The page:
As an investor, you might invest in an index fund because you want to get unbiased, diversified exposure to the market. You don’t have to figure out which stocks will beat the market if you simply buy every stock.
But when you invest in an index fund, usually that means the fund can now vote on your behalf. The more stock an index fund owns, the more voting power it has. Generally speaking, the big index fund providers (including Vanguard and BlackRock) will vote in ways that align with their own corporate values—their top (stated) priorities are to increase climate change mitigation and workforce gender/racial diversity.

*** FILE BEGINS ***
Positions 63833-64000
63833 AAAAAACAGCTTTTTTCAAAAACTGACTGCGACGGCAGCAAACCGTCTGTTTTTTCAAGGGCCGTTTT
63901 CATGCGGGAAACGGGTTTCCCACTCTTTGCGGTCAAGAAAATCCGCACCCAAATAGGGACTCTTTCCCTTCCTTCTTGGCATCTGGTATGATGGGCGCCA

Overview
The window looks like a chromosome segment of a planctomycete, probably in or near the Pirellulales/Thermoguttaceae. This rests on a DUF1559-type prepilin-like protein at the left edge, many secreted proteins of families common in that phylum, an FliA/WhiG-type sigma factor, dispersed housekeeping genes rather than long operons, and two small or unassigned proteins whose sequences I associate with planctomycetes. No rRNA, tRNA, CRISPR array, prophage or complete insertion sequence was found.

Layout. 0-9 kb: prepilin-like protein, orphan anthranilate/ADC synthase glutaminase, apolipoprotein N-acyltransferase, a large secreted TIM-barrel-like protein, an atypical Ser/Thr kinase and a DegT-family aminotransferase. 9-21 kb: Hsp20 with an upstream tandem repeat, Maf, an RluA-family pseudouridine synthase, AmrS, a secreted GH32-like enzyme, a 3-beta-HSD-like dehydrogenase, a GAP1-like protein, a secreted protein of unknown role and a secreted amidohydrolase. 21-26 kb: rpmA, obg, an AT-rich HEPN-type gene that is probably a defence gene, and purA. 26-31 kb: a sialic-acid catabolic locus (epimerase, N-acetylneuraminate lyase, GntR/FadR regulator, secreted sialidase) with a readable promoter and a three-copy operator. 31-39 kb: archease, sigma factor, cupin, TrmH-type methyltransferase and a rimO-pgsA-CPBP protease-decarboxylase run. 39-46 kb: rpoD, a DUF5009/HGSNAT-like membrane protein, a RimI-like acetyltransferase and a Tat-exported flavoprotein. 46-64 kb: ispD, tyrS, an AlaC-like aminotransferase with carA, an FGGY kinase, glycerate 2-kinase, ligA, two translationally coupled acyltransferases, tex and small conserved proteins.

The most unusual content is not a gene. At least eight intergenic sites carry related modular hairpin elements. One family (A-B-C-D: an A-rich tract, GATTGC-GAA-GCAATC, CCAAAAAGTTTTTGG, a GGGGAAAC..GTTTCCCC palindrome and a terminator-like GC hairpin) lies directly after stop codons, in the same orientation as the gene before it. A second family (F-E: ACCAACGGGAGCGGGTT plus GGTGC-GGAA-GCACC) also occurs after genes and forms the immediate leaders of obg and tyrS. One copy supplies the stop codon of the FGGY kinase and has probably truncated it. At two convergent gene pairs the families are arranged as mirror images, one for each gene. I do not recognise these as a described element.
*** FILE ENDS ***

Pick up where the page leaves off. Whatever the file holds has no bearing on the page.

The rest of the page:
Regardless of whether you want this voting behavior, it means these index funds are not passive. By putting your money in an index fund that votes, you are implicitly claiming that it will make better voting decisions than the market.
(For that matter, any time you hold something other than the global market portfolio, you’re making an active bet. Sadly (and surprisingly), there aren’t any single index funds that offer the global market portfolio. But I digress.)